It was both exhilarating and disconcerting to hear Christopher Misch utter the following words during a recent phone interview:
“We are laying it out there. We are taking a risk. Some of us have cut our paycheques in half to join the (green infrastructure) movement,” said the vice-president of sales and business development for Sun Country Highway, a Saskatchewan-based electric vehicle (EV) infrastructure firm that aims to fast forward EV adoption in Canada through a charging-network installation blitz across the TransCanada highway and in local communities.
The company has set up more than 100 units across Canada in the last six months and hopes to get to 200 by 2013. But, unlike similar businesses south of the border, Sun Country Highway has limited support from governments. There’s some money from B.C. and P.E.I in its infrastructure efforts but the self-funded company is essentially going out on a limb here — finding business partners where it can and developing revenue models on the fly.
While the efforts of Sun Country and similar Canadian companies (as pointed out by Wheels columnist Peter Gorrie in a recent piece) are commendable, Misch’s observations also laid bare the central dilemma facing businesses involved in the EV ecosystem — how do you create a sustainable, and profitable, revenue stream from a trend that just doesn’t seem to catch on?
Yes, electric vehicle sales have shown signs of improvement. General Motors has moved 1,075 Chevrolet Volt units in Canada year to date, compared to last year’s total of 275. Mitsubishi iMiEV and Nissan Leaf sales have also spiked slightly but together they only add up to fewer than 400 units. Estimates show that there are about 1,500 EVs on Canadian roads. Even with strong growth in sales, it will be a while before that number hits 10,000.
So with these figures in mind, let’s do some Bill Clinton-style “arithmetic.” Typically, Canadian EV infrastructure firms are being paid by a business or government partner for 240-volt charging stations, which usually range anywhere between $2,000 and $5,000. So if you took an average of $3,000 per unit and an optimistic installation rate of about 100-150 a year per company, total revenue amounts to about $300,000-$450,000 — which, to be honest, is not a very impressive sum. Some money can be made through charging fees but given the current EV population and future projections, that doesn’t add up to much either.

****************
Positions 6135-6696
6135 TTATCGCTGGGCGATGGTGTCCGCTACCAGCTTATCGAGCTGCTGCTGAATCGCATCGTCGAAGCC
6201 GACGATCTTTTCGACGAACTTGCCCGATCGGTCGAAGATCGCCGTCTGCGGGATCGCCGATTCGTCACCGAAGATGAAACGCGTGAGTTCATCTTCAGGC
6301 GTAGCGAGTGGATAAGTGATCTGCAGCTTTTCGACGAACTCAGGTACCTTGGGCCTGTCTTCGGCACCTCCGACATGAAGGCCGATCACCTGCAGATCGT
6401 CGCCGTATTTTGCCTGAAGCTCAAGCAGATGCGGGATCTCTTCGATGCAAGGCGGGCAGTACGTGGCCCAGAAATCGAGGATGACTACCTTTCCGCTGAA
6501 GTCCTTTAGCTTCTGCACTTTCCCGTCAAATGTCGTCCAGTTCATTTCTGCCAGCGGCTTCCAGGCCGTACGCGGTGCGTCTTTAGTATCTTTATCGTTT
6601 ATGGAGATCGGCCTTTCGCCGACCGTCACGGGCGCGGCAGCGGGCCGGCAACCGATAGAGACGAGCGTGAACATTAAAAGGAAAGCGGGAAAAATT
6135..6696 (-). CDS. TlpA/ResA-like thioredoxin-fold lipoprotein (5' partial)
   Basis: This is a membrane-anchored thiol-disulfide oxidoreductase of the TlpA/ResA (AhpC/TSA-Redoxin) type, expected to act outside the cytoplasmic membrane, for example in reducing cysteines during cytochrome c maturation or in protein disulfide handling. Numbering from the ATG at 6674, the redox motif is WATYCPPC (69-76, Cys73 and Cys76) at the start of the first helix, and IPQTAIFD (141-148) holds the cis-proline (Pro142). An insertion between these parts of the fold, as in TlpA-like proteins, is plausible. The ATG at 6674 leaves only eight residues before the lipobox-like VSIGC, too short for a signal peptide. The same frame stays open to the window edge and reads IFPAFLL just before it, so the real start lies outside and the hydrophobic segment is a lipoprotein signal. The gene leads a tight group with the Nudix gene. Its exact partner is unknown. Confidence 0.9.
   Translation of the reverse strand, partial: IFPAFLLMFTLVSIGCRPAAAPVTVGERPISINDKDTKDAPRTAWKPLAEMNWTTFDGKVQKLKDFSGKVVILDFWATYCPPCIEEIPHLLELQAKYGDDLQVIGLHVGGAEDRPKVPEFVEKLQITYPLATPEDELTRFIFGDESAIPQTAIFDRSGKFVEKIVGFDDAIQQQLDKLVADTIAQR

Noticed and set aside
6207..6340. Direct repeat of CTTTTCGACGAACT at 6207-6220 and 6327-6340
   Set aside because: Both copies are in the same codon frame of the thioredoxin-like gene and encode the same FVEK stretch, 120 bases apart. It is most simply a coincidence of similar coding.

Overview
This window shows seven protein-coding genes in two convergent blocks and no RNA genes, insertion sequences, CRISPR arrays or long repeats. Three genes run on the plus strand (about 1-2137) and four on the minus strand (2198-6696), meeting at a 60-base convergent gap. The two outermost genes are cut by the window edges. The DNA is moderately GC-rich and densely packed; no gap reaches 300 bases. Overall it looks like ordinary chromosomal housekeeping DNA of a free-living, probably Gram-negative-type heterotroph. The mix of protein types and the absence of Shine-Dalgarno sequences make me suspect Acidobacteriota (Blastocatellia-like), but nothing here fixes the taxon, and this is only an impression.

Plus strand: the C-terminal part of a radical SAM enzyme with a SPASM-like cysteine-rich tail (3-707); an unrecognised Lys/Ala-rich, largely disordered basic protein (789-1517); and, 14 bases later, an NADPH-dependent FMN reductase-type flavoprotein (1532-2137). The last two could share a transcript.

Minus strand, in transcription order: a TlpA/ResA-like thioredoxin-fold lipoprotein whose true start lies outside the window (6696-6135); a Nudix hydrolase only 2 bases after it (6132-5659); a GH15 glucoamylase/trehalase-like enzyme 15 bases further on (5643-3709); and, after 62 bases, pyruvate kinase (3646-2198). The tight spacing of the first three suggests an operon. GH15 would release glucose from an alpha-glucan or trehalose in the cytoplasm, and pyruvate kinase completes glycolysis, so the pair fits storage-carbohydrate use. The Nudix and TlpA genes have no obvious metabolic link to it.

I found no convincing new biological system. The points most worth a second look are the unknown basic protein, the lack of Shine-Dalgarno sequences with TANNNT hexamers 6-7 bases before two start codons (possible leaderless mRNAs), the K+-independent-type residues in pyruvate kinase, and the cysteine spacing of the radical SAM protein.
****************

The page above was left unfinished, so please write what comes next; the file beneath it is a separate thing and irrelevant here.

The impact on businesses — primarily retailers, restaurants, condos and hotels — that are supporting the installations is minimal. In most cases, these companies are not looking for monetary gain, but opting for charging stations in their premises to add customer value, raise brand perception and meet sustainability targets, explains Cara Clairman, CEO of Plug’nDrive Ontario, a not-for-profit coalition of various EV value chain partners trying to raise awareness and foster adoption.
“Governments are probably investing to hit emissions reduction targets,” Clairman adds.
So, the risk lies squarely with the network providers. If EV sales do not skyrocket, the recent flurry of installations will eventually slow down, impacting their key source of revenue. Of course, these companies are betting on higher sales fuelled by better infrastructure. While charging stations may reduce some “range anxiety” issues among potential buyers, I am doubtful about their overall impact at the dealer’s lot.
Most current EV owners rely on home charging. With low volumes, domestic overnight charging makes most sense. It’s cheaper and consumers don’t need to worry about charge times. Even utilities gain from home charging, particularly in Ontario.
“Ontario has a big surplus of electricity at night. The province loses a lot of money at this time because we don’t have storage in this province. On a typical night, we will either give it away or sell it at a loss. So if people charge their cars at night, it’s a big economic winner for Ontario,” points out Clairman.
A better approach toward convincing the average vehicle owner would be to sell the total cost of ownership — the key value proposition of EVs at this point. The green message around EVs sure hits the heart but the sticker shock of current EV models hits the wallet harder. Conversely, several studies have shown the long-term savings of EV ownership compared to traditional fuel vehicles and I am not sure why all market participants, including automakers, don’t drive this message harder.
Charging stations may be necessary for pitching EVs to the public but so is a little dose of cynicism: show them the real green and they’ll eventually plug in.
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